Strike of children workers at Hemingray


Publication: The Morning News

Muncie, IN, United States


Juvenile Strikers Cause Serious Trouble at Hemingray’s

The Last Shift Quit Work Last Night to Join the Other “Kids” Outside – Greeted with Cheers.

At 10 o’clock last night about forty small boys marched out of the Hemingray Glass factory, with aprons on, and they were greeted upon the outside with a mighty cheer that came from the jubilant young strikers, who had previously quit work.

The trouble started Wednesday morning, when the thirty boys employed in the . . . [illegible text] . . . department walked out. This did not materially affect the force of the factory as the places of nearly all were filled with men at $1.25 per day, but in many instances the men could not do the work so well nor did the like the job. The strikers attempted to get the day turn in the other department of the factory to quit work, but the failed. When the night turn in the other department reported for work at 5:30 Wednesday evening they were each of them met on Macedonia avenue near the factory and asked to join them. While some expressed themselves as in sympathy they did not want to take chances on being discharged unless there was some unity and all quit.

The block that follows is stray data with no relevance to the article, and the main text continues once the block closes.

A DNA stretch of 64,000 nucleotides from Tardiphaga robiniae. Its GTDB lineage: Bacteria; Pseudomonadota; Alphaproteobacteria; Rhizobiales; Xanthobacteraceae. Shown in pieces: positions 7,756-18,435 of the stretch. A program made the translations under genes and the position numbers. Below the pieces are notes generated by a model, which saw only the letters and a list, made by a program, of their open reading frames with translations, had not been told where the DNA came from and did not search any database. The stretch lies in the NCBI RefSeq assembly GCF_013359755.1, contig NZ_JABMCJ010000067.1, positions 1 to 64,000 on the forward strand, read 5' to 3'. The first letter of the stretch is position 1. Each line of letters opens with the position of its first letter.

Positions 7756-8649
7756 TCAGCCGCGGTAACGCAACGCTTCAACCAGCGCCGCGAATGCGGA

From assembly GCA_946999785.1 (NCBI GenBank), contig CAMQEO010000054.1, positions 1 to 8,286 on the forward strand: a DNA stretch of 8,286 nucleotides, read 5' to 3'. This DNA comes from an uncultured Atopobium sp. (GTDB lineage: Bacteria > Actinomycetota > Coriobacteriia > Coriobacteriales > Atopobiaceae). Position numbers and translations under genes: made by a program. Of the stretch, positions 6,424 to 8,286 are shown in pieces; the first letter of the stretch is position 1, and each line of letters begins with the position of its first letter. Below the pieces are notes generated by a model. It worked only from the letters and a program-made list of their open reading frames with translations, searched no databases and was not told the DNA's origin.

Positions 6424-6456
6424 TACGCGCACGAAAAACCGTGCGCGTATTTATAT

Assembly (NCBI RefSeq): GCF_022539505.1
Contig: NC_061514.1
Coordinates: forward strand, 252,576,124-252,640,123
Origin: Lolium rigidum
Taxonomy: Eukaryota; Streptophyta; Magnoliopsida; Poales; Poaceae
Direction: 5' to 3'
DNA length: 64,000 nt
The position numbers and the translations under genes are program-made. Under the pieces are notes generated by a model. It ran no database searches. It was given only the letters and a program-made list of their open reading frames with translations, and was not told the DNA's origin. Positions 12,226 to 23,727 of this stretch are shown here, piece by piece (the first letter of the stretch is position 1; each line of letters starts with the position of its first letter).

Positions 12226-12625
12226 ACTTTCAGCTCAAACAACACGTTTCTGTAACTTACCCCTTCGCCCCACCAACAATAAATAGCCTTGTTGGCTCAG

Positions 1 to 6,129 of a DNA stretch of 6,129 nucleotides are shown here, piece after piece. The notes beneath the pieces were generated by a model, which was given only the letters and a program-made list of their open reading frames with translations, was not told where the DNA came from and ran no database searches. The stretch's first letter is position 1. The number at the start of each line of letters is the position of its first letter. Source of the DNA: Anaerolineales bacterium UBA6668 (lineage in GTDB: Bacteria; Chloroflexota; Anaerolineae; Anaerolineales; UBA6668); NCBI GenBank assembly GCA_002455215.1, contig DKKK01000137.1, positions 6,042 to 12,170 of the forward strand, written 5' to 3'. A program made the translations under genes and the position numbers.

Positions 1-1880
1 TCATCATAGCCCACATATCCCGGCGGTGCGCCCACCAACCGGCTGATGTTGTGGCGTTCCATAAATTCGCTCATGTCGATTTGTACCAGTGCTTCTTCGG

During Wednesday night the day turn boys held a meeting and decided to join the other lads, and correspondingly . . . [illegible text] . . . made the trouble all the greater for the company but work continued yesterday . . . [illegible text] . . . turn held a meeting and decided to walk out at 10 o’clock and they did so in a body 40 strong, each with apron on and lunch basket in hand. The factory was at once closed in all departments and likely will be until some settlement is made with the young strikers.

They demand an increase of 15 cents per day on 60 cents, or $1.50 per week having been receiving $3.60. It was stated by one of the boys, but unofficially that they might go back to work for $4.25 per week, but not one cent less.

The boys have no organization and the union men in the factory have no right to take any part in the trouble, but the company believe that some of men are urging the boys forward in their action.

A News reporter made a close survey of the trouble among the boys yesterday and there was no indications that the union men were aiding them in any manner.

For the good of all concerned it is to be hoped that the trouble will be speedily settled.


Researcher notes: 
Supplemental information: 
Researcher:Bob Stahr
Date completed:October 16, 2011 by: Deb Reed Fowler;